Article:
The Elements of Evolution (61-20) Homo floresiensis

Homo floresiensis

Brain tissue is energetically expensive. A decrease in brain volume may be advantageous to an animal’s survival under the environmental conditions associated with islands. ~ English paleontologists Eleanor Weston & Adrian Lister

H. floresiensis (~0.9–0.05 MYA) is one of the last known hominin species to become extinct. Specimens were first found on the small Indonesian island of Flores in 2003.

While H. floresiensis clearly belongs in the human family as a distinct species, their skeletons are like no other. Nicknamed the Hobbit because its small size, these folk were 1.0–1.2 meters tall, with brains roughly the size of modern guerillas (420 cm2).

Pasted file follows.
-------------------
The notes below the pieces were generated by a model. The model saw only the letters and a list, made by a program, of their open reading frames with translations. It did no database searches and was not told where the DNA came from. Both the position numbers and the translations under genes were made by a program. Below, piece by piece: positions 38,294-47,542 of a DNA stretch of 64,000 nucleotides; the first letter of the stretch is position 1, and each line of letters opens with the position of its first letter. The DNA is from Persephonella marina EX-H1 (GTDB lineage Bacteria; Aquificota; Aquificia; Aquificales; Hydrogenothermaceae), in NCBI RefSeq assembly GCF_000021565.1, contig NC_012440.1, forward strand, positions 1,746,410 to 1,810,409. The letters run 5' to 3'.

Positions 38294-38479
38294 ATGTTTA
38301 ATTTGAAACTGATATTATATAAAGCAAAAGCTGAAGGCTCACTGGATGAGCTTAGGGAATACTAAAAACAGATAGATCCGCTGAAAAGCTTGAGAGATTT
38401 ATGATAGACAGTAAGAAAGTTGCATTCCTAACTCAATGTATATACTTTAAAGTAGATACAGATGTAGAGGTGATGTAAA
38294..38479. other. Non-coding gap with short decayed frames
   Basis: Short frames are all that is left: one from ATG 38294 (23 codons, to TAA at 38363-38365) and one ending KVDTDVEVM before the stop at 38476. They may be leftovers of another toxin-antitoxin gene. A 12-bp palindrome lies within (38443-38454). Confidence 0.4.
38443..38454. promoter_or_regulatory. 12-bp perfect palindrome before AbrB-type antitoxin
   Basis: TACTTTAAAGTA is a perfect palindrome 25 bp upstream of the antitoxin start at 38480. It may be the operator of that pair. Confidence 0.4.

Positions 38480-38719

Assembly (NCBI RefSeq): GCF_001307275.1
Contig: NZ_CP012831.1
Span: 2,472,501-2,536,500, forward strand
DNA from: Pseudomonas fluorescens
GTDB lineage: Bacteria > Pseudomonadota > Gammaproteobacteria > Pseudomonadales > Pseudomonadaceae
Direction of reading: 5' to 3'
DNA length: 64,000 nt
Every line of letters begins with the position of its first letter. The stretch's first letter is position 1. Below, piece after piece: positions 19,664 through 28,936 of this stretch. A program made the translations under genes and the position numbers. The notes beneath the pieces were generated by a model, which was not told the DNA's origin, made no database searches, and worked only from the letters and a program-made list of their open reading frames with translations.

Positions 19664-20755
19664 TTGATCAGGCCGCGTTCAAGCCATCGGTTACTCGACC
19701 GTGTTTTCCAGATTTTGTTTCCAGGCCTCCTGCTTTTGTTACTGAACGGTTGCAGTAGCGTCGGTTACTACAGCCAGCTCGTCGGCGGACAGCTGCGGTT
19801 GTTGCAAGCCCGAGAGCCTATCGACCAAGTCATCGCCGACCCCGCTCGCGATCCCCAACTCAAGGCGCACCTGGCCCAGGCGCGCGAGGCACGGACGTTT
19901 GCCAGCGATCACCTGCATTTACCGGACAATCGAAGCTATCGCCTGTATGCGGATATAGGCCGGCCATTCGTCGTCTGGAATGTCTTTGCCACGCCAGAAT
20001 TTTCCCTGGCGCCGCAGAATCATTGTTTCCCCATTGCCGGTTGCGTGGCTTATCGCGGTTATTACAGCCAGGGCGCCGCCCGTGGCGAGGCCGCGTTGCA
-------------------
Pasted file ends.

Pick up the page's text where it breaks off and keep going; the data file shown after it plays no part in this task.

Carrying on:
Homo erectus reached Flores about 1 million years ago. The hominid population there evolved to be smaller, as is common with island mammal species, owing to limited food resources and other factors.

Small brains were of no consequence mentally. Hobbits made tools as sophisticated as their contemporaries.

H. floresiensis was far from unique. Pygmies in Africa are a similar adaptation. Such small stature in hominins has arisen independently a few times. Like H. floresiensis, H. luzonensis was a hominin that adapted to living on Luzon, a Philippine island, via downsizing. Among the adaptations was better ability to climb trees: a physiological and lifestyle reversion not seen since australopiths.